Relief and Recovery Plans
Since the earthquake, the American Red Cross has raised more than $409 million for the Haiti relief and recovery efforts. To date, it has spent approximately $111 million, with about 50 percent of the money spent on emergency relief, such as food and relief supplies; 39 percent for shelter; 5 percent for livelihood development through activities such as cash assistance; 5 percent for water and sanitation; and 1 percent for health.
Of the more than $400 million raised to date, the American Red Cross expects to spend approximately $200 million to meet the survivors' immediate needs — mostly in the first 12 months following the earthquake. The remainder of the funds raised, now a bit more than $200 million to date, will be allocated for long-term recovery.
During the next three to five years, the American Red Cross expects to apply:
- 39 percent of the total funds raised for shelter;
- 18 percent for emergency relief;
- 17 percent for water and sanitation projects;
- 16 percent for helping families rebuild their lives through grants, loans and other financial assistance;
- Other spending areas in the multi-year plan include helping communities prepare for future disasters such as floods, hurricanes and earthquakes and strengthening health programs.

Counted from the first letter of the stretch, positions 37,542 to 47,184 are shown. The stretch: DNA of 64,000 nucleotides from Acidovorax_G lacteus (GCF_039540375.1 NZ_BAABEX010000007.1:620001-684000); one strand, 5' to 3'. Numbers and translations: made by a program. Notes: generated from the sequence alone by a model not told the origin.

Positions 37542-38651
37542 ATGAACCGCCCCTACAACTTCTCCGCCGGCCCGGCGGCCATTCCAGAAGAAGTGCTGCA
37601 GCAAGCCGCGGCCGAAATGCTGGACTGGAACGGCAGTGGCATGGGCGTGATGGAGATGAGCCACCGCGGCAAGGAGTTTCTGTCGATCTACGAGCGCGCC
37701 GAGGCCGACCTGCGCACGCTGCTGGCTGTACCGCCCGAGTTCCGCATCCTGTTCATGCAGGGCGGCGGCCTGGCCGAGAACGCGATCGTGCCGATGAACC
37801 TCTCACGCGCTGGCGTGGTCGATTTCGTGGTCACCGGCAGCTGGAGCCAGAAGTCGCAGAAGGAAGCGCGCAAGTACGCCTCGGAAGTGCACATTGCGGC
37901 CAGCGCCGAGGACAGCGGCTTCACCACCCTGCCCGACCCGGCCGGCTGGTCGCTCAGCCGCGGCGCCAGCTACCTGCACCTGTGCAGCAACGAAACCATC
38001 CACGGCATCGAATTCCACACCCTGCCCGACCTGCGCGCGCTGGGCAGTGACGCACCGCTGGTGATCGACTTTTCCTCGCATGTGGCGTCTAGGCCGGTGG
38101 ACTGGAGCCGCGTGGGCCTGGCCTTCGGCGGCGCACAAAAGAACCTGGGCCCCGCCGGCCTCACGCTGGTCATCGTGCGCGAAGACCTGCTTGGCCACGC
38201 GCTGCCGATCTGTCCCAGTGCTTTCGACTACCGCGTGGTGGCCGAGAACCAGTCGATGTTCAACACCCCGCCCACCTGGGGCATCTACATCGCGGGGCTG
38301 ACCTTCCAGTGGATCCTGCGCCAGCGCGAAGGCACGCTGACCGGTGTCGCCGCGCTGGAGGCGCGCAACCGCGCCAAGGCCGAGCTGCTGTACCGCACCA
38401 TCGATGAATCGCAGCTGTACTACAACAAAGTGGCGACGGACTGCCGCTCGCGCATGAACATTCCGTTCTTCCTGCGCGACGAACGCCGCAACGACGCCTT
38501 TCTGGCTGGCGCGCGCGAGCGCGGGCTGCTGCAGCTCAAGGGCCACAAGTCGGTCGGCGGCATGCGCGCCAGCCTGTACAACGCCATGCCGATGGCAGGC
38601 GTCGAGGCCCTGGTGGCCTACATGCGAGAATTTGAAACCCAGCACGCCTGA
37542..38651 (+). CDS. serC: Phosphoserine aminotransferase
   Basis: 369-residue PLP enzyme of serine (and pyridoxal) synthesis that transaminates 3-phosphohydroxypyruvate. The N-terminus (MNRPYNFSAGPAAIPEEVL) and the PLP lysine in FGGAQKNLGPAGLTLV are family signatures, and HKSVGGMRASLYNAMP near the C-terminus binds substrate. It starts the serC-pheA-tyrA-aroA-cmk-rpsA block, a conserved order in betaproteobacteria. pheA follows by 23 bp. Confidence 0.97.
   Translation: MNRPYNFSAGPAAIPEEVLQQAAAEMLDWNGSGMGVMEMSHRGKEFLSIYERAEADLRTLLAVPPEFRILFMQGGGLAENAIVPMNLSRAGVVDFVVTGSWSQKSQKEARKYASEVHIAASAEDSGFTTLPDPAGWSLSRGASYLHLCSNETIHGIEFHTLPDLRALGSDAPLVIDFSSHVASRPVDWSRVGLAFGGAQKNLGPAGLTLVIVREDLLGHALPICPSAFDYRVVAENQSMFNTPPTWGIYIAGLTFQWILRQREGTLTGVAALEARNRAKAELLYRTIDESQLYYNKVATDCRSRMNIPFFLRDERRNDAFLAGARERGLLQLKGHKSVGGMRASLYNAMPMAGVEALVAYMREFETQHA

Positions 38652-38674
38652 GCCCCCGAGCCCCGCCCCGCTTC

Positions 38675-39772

The allocations in the American Red Cross plan likely will shift somewhat in the years ahead in order to be responsive to the fluid situation in Haiti and the evolving needs of the Haitian people
Shelter is a Priority Now and in the Months and Years Ahead
In one of the fastest shelter-relief operations in recent years, the Red Cross and other humanitarian agencies provided emergency shelter supplies to nearly 1.1 million people—90 percent of the 1.3 million homeless— as of April 5. Efforts are on track to get emergency shelter supplies to the remaining families in need by May 1. Of the total 1.3 million homeless, the Red Cross network is responsible for providing tarps, tents and tool kits to 400,000 people in Port-au-Prince, Leogane, Carrefour and Jacmel, and so far has reached 93 percent of that group.
Today, Red Cross volunteers in Atlanta are helping to assemble emergency shelter kits to benefit 50,000 Haitian families in partnership with Habitat for Humanity International. The emergency shelter kits are funded by a $3.8 million grant from the American Red Cross.
"Shelter is one of the greatest needs in Haiti, especially with the rainy season upon us," said McGovern. "We are so pleased to be partnering again with Habitat for Humanity in order to provide basic, temporary shelter for people who lost so much as a result of the earthquake."